Sea level rise over time is inundating wild areas that are today home to hundreds of millions of people.
The Greenland ice sheet is currently the largest cause of the swelling of the world’s oceans.
In the new study — published in Nature Climate Change — the glacier researchers state that regardless of future fossil emissions, current global warming will mean a significant rise in sea level.
The ice sheet would lose 3.3% of its volume and cause the average sea level to rise by 27.4 cm.
The researchers cannot give an exact time frame, but they estimate that most of the change will happen by 2100. This means that today’s forecasts have underestimated the risks of the next century.
Nor do the estimates in the study take into account continued warming in the future — or melting that is occurring in Antarctica, for example.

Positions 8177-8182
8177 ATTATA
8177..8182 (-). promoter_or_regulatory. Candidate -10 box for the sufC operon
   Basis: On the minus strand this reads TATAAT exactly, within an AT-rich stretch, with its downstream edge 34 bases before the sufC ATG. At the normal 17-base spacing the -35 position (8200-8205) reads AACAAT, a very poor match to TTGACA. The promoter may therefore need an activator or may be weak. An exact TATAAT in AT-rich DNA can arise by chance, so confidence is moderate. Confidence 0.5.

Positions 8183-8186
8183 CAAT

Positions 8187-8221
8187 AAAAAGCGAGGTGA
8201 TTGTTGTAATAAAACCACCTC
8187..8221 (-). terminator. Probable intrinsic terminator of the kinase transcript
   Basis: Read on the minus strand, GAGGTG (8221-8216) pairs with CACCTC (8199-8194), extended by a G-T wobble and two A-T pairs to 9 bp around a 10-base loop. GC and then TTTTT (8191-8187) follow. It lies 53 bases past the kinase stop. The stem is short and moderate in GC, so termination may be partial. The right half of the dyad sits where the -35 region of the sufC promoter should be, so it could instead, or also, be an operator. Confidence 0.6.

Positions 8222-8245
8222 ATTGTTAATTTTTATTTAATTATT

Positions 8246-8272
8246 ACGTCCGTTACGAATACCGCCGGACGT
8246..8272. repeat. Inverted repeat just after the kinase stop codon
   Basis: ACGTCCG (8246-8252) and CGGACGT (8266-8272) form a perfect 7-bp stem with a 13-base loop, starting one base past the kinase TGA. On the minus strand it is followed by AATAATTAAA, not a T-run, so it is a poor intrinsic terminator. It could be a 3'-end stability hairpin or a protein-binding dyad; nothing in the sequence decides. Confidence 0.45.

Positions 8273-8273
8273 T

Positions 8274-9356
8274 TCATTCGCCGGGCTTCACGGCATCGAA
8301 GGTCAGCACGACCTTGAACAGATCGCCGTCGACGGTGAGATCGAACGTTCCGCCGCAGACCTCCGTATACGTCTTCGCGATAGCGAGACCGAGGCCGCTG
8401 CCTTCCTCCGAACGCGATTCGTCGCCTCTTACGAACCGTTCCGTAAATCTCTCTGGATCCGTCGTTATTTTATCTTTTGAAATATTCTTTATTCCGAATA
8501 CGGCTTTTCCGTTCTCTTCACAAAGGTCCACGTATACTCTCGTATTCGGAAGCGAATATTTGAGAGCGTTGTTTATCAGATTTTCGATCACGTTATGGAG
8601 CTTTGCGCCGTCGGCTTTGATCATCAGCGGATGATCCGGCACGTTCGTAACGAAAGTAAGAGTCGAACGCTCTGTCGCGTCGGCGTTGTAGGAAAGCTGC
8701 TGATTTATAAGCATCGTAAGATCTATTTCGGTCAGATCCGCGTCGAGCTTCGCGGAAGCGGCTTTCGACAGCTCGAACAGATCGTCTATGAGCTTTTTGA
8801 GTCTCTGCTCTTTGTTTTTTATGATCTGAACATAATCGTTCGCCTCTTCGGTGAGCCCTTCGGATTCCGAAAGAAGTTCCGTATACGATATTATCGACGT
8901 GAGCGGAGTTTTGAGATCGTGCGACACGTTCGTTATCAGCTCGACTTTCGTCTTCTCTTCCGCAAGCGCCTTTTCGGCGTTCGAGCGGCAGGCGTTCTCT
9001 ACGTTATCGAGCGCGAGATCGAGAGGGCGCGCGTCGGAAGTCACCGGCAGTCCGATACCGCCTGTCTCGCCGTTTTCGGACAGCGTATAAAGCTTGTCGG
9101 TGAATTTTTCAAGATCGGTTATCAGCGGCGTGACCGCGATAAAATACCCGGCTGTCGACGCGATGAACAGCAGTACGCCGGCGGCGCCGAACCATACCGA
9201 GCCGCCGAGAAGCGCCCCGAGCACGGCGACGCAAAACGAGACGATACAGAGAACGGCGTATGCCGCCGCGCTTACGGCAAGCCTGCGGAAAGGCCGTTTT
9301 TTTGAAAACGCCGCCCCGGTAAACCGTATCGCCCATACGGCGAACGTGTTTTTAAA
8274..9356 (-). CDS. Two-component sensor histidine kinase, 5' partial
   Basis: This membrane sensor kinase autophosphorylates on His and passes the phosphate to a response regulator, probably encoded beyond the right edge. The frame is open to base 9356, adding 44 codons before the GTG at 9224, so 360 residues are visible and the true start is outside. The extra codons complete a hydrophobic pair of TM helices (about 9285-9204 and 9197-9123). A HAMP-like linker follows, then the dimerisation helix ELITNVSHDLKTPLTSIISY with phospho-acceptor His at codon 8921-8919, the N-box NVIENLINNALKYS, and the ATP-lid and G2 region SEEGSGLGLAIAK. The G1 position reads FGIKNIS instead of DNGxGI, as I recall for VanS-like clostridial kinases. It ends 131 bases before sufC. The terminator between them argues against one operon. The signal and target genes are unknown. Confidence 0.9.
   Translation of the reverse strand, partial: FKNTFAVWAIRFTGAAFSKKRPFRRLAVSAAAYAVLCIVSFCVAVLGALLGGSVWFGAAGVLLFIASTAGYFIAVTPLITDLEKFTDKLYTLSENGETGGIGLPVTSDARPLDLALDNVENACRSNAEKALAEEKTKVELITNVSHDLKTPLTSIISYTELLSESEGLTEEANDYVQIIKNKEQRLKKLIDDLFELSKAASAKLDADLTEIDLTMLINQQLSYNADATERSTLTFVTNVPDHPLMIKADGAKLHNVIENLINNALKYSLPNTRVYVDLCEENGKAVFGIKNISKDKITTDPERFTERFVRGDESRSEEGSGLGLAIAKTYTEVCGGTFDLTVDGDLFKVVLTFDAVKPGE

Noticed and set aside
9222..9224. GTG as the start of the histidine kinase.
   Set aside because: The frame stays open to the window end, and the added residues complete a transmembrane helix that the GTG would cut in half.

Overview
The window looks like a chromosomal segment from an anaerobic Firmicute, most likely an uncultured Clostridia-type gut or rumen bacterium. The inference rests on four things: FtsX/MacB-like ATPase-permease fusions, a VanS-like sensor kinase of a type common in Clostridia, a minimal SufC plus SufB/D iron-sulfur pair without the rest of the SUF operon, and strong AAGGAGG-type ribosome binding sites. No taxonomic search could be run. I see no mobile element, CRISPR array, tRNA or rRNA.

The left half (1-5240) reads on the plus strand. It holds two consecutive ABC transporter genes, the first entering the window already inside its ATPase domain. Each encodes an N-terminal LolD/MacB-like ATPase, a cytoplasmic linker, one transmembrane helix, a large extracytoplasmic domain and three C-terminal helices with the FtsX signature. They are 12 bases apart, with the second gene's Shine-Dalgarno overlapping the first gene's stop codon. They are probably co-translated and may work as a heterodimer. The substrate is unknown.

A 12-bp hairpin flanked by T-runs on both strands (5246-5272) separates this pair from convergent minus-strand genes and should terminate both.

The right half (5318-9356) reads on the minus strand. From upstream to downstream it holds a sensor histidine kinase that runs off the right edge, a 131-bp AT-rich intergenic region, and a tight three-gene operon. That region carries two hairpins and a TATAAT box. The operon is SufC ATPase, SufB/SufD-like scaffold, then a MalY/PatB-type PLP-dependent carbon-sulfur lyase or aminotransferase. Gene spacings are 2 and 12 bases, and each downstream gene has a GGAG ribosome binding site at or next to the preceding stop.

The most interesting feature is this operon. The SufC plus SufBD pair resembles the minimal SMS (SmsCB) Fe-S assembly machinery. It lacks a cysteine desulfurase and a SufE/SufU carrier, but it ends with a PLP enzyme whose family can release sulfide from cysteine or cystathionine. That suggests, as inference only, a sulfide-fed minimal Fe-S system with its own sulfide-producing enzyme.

It’s a conservative minimum, Jason Books, lead author and researcher at the Geological Survey of Denmark and Greenland, tells AFP.
If future annual snowmelt is as high as the record year 2012, sea level could rise by as much as 78 centimeters, according to the study.
Measurements and notes
Instead of data models, the researchers used measurement data and observations from 2000 to 2019.
Jason Books told AFP that sea-level rise in the coming decades would “put its way on the agenda”.
– He will start displacing people more and more.